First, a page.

President Garcia silences army chief in diplomatic spat with Chile

Peru’s President Alan Garcia has asked his country’s army chief, Gen. Edwin Donayre, to remain silent in a diplomatic spat with Chile, triggered by a YouTube video of the general making anti-Chilean comments during a private cocktail party — and then reignited when he later reneged on his apology.

“In spite of news brought to us by newspapers, and the ever-present scandals and declarations, in Peru we’re always willing to comment anything, without knowing that silence is the best option,” said García in reference to Donayre.

Last week, an amateur-quality video emerged of Donayre at a small, private gathering, making a jingoistic toast at to remove Chileans from Peru “in a box, or if there aren’t sufficient boxes available, then in plastic bags.” In the video, he is seen surrounded by other uniformed officers, their wives, and several people in civilian dress.

Though Donayre apologized for his comments, he later said that they had been taken out of context and had been “the object of perverse, malicious and tendentious manipulation.”

His comments, said Donayre during a passionate speech given in Ica over the weekend, “only express the feelings of any soldier who loves his country.”

Donayre said he regretted nothing, adding fuel to the fire.

“Why doesn’t anyone react when one of our brothers is humiliated or when a well-known airline denigrates Peru in a video?” Donayre asked a crowd of 400 gathered residents.

Donayre was referring to 2005, when LAN, Chile’s largest airline, was lambasted in Peru for showing an in-flight video depicting Peru’s capital, Lima, as an enormous dump, home to vagrants urinating in streets littered by garbage. The video caused a scandal in Peru, and Congress even hauled in Emilio Rodriguez-Larraín, president of LAN’s Peruvian subsidiary, to explain the incident.

LAN apologized in full-page ads and fired those responsible for buying the video, apparently sight unseen, from a Californian company, but Chile’s then Foreign Affairs minister, Ignacio Walker Prieto, exacerbated tensions by accusing Peru of making a tempest in a teapot.

Cabinet Chief Yehude Simon echoed García’s comments, and said that the best remedy calls for Donayre to keep mum.

“(Donayre’s statements are) deplorable, and I would prefer that the minister of Foreign Affairs or the President commented on them,” said Simon. “But I, personally, think they are very regrettable. Donayre is not helping.”

Donayre’s comments were made in February, at the height of the maritime border dispute with Chile that prompted Peru to seek arbitration from the International Court of Justice in The Hague.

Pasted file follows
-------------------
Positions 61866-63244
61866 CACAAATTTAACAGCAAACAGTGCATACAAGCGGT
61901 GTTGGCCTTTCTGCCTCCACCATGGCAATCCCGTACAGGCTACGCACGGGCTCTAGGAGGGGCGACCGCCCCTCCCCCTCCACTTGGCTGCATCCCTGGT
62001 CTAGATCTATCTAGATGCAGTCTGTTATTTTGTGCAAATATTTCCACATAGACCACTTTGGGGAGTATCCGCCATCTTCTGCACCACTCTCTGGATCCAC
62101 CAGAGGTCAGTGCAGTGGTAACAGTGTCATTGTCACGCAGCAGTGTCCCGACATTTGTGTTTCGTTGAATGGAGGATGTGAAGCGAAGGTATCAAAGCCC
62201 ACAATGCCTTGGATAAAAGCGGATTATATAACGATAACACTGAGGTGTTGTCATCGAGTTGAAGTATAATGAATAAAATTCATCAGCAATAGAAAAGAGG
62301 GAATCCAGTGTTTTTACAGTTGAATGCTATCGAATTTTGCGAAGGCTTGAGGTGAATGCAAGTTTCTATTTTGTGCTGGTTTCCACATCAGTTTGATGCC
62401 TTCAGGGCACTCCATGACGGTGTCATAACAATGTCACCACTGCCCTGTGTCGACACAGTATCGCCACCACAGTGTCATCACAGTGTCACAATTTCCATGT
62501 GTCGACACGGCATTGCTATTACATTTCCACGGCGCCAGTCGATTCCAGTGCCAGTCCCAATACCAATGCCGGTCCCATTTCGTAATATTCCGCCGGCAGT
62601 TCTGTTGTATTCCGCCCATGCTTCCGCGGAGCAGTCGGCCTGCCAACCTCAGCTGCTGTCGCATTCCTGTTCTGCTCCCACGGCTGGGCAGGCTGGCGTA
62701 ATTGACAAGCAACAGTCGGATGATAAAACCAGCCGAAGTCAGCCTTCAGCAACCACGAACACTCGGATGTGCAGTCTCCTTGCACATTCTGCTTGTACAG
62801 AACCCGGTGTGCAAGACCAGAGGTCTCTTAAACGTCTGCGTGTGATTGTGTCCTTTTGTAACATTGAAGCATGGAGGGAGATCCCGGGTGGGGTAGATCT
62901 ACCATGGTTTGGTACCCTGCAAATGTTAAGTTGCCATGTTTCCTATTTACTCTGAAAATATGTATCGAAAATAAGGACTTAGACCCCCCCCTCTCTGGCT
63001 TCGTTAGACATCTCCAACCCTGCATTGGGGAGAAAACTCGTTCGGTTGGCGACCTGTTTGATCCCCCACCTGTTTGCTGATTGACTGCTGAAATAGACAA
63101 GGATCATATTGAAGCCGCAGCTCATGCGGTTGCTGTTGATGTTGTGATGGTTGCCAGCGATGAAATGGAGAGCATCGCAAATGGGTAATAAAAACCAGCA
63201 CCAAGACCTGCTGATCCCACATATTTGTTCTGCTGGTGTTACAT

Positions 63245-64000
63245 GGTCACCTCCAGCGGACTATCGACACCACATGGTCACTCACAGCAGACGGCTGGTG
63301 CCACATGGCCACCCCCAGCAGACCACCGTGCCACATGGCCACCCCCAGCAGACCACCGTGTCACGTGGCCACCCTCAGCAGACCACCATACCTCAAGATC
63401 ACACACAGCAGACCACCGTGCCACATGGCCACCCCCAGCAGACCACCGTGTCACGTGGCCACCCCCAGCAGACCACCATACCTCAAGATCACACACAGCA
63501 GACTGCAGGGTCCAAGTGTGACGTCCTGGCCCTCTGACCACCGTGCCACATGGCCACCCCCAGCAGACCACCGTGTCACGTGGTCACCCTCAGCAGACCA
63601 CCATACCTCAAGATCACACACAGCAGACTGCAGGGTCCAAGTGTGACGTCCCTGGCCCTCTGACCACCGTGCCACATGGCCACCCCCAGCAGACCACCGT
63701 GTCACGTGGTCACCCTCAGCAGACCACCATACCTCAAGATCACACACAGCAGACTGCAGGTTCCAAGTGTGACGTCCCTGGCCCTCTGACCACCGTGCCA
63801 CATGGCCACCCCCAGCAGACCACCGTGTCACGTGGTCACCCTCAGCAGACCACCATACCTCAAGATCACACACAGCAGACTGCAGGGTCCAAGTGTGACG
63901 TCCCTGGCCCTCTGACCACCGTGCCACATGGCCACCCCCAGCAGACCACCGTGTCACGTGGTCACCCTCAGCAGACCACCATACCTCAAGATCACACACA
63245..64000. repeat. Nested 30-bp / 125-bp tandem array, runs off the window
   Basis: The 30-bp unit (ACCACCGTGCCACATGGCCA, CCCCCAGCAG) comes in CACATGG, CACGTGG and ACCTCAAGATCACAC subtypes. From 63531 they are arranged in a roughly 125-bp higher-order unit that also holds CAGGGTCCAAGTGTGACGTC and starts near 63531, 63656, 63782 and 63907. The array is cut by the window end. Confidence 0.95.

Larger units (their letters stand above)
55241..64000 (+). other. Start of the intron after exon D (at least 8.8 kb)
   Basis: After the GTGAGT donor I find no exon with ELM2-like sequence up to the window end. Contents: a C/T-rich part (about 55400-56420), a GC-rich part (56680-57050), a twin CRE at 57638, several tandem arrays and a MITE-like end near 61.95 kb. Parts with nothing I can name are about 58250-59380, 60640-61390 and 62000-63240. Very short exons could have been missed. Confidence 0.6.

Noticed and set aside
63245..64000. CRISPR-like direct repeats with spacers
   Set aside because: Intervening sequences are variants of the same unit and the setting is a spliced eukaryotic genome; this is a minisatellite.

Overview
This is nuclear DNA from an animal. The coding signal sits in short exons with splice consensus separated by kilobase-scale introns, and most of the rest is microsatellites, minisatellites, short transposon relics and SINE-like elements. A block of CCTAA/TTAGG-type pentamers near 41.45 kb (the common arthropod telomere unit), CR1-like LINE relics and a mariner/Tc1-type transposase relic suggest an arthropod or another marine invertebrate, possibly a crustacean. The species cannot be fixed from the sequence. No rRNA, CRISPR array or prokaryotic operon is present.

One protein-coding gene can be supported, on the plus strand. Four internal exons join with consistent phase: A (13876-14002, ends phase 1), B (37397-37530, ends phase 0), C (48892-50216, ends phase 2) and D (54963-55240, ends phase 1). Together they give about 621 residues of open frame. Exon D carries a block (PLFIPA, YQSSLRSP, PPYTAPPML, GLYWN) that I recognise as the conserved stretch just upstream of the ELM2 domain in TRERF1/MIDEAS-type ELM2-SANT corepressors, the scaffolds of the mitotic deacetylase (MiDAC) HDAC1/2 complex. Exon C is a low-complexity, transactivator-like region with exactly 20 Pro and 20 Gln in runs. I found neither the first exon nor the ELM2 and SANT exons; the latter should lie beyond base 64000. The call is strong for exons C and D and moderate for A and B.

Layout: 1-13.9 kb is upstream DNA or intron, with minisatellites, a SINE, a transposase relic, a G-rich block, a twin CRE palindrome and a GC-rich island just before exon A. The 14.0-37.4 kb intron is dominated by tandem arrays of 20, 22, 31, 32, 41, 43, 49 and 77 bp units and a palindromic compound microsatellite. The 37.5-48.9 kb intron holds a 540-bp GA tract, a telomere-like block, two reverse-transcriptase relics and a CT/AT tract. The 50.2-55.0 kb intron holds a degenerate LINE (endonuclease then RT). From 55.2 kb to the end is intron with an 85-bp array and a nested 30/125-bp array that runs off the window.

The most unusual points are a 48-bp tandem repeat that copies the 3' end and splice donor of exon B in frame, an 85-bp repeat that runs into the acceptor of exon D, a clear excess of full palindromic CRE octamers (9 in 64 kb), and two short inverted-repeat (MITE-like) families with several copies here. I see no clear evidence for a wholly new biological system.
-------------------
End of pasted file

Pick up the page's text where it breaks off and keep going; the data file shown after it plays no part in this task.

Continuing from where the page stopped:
Peru began proceedings against Chile over the dispute last January. According to the ICJ, the dispute is related to “the delimitation of the boundary between the maritime zones of the two States in the Pacific Ocean” and the recognition of “a maritime zone lying within 200 nautical miles of Peru’s coast.”

The video, posted on YouTube, was placed on several blogs this week as well as on several Peruvian newspaper Web sites.

Despite major investments in Peru by Chilean businesses, the relationship between the two nations has been marked by a historic rivalry dating back to the War of the Pacific (1879-1881), when Peru lost territory on its south coast. The border issue flares up seasonally, many Peruvians harbor a deep suspicion of Chilean intentions, and the Peruvian military is acutely sensitive to any upgrading of Chilean military materiel.

Last Tuesday, Garcia telephoned President Bachelet to offer his apologies and inform her that the government condemned and rejected the general’s unfortunate and reprehensible statements.

Though Bachelet initially said she was satisfied with the apology, Donayre’s further comments and reneged apology prompted Chilean Foreign Affairs minister Alejandro Foxley to condition the diplomatic incident’s end to Donayre’s immediate destitution.

Senator Hernán Larraín, a member of the Chilean Senate’s Foreign Affairs Commission, has even accused García of being an accomplice to Donayre if he doesn’t sack him.

“The consequences are worsening,” said Larraín, “because the Peruvian President’s weakness is not only toward Gen. Donayre, but also reflects his incapacity to (adequately) resolve the offense of his people toward another.”

Donayre is scheduled to step down December 5, said García. “And if Peru is a friend and respects all countries, it doesn’t take orders or (accept) pressure from outsiders.”

Donayre has been the subject of an investigation in recent months by the state attorney’s office for ordering excessive quantities of gasoline at his earlier posts in Arequipa and Ayacucho. Some 46 army officers have been called as witnesses in the investigation. He has also been criticized for recent promotions within the army.

Donayre is not yet due for retirement, but the investigations into the gasoline case had removed any chance of him becoming the head of chiefs of staff of the three armed forces. The current diplomatic spat will have closed any other doors that might have remained open.

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